Celebrating the Life of Media and Cultural Studies Alum Dr. Christopher H. Smith

The Department of Communication Arts is saddened to hear of the passing of esteemed University of Wisconsin – Madison alum Christopher Holmes Smith. Dr. Smith earned his PhD in Media and Cultural Studies from the University of Wisconsin – Madison in 2001, under the supervision of Professor John Fiske. He briefly served as the director of primary research for Ruder Finn Public Relations in New York City and went on to spend over twenty years as a clinical professor of communication and the founder of the Media, Economics & Entrepreneurship (M{2e}) program at the University of Southern California’s Annenberg School for Communication and Journalism.

While you can read more about Dr. Smith’s illustrious career and contributions to his students, his department, and the broader field here, Dr. Smith’s peers from his time as a graduate student in the Department of Communication Arts have their own insightful memories to share. Dr. Jason Mittell (now Professor of Film & Media Culture at Middlebury College) fondly recalls his “sincere warmth, infectious smile, and brilliant eloquence during seminars.” As Dr. Pam Wilson recalls, Dr. Smith was “a special person who made such an impact on everything he touched.” Dr. Michael Kackman (Director of Undergraduate Studies in the Department of Film, Television, and Theatre at the University of Notre Dame) also remembers that “Chris was kind, generous, and smart – exactly the person you wanted to have in the conversation, whatever the topic, and whatever the hour.” Dr. Ron Becker (Professor in the Department of Media, Journalism, & Film at Miami University) adds, “When I think of Chris, I think of someone who exuded curiosity and warmth. He made seminars feel like we were all part of an exciting intellectual adventure.” 

And he was known for taking his colleagues, students, and friends on all kinds of “intellectual adventures.” Dr. Elana Levine (Professor in the Department of English at UW-Milwaukee) says that “Chris was an amazing grad school colleague and long-time friend. Preparing for MA comps together was really something, and he was such an intellectual inspiration. I learned so much from him in Madison and across the years.” Dr. Derek Kompare (Chair and Associate Professor of Film and Media Arts at Southern Methodist University) adds that “Chris was a deep yet generous thinker and scholar and always exuded the joy of discovery and sharing.” For example, Dr. Bill Kirkpatrick (Professor of Sociology at the University of Winnipeg) reminisces about how, “of all the great papers I saw at colloquium over the years, Chris’s paper on TV dinners has stuck with me the most profoundly. It was so creative, complex, and expansive, tying together everything from postwar gender roles to the economics and technologies of the food-freezing industry. I remember him saying, ‘I’ve researched this thing within an inch of its life,’ and I continue to find that so inspirational: his dedication to finding every angle and perspective on a topic and synthesizing all of that into a fascinating study.” To add to that, Dr. Jennifer Wang, Lecturer in our Communication Arts department, notes that “no one could wax philosophically in seminar like Chris. He was such a generous, positive, and loving presence.”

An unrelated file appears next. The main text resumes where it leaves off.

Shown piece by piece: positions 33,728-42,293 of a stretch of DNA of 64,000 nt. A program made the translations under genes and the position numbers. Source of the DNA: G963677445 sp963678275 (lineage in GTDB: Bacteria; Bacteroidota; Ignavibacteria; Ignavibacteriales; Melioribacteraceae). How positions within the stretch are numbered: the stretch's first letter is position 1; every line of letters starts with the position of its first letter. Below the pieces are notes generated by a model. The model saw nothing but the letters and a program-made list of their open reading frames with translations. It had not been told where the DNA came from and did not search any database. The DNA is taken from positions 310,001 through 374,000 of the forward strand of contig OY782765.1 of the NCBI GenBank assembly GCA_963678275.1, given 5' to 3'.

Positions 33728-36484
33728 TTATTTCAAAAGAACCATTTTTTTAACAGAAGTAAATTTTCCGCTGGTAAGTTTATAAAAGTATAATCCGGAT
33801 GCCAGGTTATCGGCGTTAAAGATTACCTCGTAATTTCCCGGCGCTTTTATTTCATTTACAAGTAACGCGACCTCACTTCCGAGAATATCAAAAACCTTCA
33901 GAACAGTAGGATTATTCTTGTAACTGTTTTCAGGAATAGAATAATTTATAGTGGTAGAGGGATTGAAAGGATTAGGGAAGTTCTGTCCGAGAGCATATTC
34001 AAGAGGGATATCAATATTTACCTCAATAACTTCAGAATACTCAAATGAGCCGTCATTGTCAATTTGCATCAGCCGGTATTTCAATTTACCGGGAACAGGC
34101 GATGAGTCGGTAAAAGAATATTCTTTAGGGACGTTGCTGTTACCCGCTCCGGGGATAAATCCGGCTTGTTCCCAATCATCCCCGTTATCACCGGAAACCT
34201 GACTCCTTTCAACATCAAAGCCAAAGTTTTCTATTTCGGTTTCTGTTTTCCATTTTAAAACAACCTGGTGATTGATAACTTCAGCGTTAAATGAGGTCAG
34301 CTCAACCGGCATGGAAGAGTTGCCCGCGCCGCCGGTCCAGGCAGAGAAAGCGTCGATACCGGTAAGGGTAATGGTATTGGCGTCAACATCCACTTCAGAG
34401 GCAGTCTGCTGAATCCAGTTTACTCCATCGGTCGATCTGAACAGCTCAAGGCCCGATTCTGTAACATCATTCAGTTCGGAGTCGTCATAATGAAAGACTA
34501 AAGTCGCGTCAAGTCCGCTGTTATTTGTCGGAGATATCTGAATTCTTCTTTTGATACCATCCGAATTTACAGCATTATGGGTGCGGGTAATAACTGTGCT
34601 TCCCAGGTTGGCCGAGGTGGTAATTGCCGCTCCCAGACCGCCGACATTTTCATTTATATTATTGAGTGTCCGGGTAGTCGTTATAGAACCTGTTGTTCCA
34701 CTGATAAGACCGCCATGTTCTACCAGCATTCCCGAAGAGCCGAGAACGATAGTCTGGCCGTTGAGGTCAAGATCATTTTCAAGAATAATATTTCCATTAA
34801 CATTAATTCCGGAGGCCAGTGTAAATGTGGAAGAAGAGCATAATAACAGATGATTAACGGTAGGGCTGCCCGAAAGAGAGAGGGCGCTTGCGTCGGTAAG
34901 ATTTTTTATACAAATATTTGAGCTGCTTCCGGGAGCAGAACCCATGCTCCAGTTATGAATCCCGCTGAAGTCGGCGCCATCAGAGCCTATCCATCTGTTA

Dr. Smith is survived by his wife, Salaam Coleman Smith and their children Asa and Nina. As Dr. Kompare recalls, “his love of his family was an inspiration.” Both Dr. Kackman and Dr. Kelly Cole (Advising Dean in the College of Arts & Sciences at Georgetown University) remember “how over the moon he was to build a life with [Salaam]” and, as Dr. Norma Coates (Associate Professor in the Department of Faculty of Media and Information Studies and the Department of Music History in the Don Wright Faculty of Music at Western University) adds, “Chris was so proud of his kids; I enjoyed seeing them grow, and how happy he seemed.” Dr. Lisa Parks (Distinguished Professor Film and Media Studies and Director of the Global Media Technologies and Cultures Lab at UC Santa Barbara) also notes that, beyond his love for and dedication to his family, “he was a warm, generous, and brilliant person who touched many lives and mentored and supported lots of students.”

Dr. Daniel Marcus (Professor of Communication and Media Studies at Goucher College) sums up how many of Dr. Smith’s Communication Arts peers felt upon learning the news of his passing: “From the day we met him, when he visited Madison as a prospective student, we could all see Chris was someone special, with a keen intelligence, a generous heart, an illuminated spirit. A terrible loss.”

The Department of Communication Arts extends its condolences to Dr. Smith’s family, colleagues, students, and friends. We mourn the loss of this brilliant scholar, dedicated mentor, loving family member, and good friend, and we celebrate his life and the legacy he leaves.